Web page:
Kobe Bryant may have left a lot of memorabilia around his mom's house, but that doesn't give her the right to auction it off, according to a lawsuit the Lakers star filed against an auction house on Thursday.
Since reports of Pamela Bryant and an auction house's plans to sell some of Bryant's high school and pro memorabilia surfaced this week, her son has taken legal action claiming he is still the rightful owner, according to Philly.com. Bryant's cease-and-desist letter to auctioneer Goldin Auctions L.L.C. of West Berlin, N.J., claims that the 42 items of merchandise including several game-worn Lower Merion High School uniforms are still his property.
Goldin Auctions has responded with a lawsuit asking a judge to clarify ownership of the memorabilia and to allow the auction.
According to the lawsuit, Pamela Bryant had been storing some of her son's memorabilia for at least 15 years - his high school uniform shorts and jerseys date back to 1994 and there's even a Sonny Hill League Future Stars Champion trophy from 1992, when he was still in middle school.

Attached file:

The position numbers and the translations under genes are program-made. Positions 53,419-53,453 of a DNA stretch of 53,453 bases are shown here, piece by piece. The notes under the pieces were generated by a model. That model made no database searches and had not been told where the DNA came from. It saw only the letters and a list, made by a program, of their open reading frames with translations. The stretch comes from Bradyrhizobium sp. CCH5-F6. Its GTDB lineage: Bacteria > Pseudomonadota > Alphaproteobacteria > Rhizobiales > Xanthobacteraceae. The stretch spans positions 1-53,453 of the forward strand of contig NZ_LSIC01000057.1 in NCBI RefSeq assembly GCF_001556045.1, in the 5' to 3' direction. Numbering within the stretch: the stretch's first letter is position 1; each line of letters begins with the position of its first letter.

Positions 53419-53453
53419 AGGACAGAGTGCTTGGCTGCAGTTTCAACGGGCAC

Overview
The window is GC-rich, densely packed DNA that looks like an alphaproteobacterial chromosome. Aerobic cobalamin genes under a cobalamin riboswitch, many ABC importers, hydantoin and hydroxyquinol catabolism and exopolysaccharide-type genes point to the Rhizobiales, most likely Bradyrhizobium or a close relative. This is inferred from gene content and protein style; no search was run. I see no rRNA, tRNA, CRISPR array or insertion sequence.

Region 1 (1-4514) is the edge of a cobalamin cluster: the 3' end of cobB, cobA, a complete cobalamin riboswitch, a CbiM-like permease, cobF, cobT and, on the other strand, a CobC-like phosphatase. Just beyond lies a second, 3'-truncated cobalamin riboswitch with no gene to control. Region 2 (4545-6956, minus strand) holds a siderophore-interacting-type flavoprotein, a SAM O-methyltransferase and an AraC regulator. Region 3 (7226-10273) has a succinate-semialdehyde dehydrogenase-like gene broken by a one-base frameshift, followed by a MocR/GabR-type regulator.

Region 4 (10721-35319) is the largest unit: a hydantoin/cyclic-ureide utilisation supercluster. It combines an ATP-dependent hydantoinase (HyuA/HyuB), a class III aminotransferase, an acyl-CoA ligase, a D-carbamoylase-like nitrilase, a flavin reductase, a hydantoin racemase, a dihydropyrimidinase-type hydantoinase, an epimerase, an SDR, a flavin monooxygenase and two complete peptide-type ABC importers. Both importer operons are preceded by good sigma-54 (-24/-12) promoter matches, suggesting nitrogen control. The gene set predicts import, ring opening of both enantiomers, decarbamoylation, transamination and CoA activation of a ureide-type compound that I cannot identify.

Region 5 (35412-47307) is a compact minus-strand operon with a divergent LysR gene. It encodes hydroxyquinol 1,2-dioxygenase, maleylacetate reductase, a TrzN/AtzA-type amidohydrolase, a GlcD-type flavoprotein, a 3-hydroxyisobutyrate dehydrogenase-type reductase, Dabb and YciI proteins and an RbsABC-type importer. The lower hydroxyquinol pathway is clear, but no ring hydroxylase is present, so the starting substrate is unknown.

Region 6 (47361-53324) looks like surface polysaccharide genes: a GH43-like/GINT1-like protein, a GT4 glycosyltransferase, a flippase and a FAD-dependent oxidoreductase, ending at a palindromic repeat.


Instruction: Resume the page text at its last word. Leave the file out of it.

Seven or eight years ago, well after Kobe had gotten married, Pamela Bryant asked her son's wife, Vanessa, if she wanted the items. She said no - those items belonged to the past, according to the suit.
And so, five years ago, the lawsuit says, Pamela Bryant packed up the jerseys, the championship rings, and award plaques, spending $1,500 a month to store and insure them in West Berlin.
"Pamela Bryant indicated to Ken Goldin that Kobe Bryant has never demanded the return of any of the items, nor were they in any way taken from [him] without his permission," the suit says.
Pamela Bryant has received a pre-auction consigning fee of $450,000 and has used it to buy a house in Nevada, according to the lawsuit. A hearing has been set for May 20. Kobe Bryant has had previous feuds with his mother, who reportedly refused to attend his wedding because she and her husband thought he was too young at age 21 and because his wife, Vanessa, is not African American.